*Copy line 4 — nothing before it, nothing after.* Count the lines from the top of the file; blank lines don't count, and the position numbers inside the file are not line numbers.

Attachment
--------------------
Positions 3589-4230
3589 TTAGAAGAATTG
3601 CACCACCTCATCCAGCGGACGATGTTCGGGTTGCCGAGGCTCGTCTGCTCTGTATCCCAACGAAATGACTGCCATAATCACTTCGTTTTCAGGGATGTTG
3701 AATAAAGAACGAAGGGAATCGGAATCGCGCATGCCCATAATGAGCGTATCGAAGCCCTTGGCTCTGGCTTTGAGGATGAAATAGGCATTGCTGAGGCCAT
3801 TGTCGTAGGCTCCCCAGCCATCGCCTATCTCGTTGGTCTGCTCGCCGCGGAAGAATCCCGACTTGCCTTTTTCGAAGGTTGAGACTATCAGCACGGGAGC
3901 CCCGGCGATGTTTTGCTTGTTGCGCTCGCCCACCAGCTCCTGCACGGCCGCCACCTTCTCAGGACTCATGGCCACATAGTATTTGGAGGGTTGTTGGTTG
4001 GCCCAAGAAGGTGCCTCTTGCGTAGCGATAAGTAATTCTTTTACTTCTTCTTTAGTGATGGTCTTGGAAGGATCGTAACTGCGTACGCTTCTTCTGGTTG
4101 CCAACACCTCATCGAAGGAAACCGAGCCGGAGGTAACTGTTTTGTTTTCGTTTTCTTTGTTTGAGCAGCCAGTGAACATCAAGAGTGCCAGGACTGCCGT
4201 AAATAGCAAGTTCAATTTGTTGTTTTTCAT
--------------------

3701 AATAAAGAACGAAGGGAATCGGAATCGCGCATGCCCATAATGAGCGTATCGAAGCCCTTGGCTCTGGCTTTGAGGATGAAATAGGCATTGCTGAGGCCAT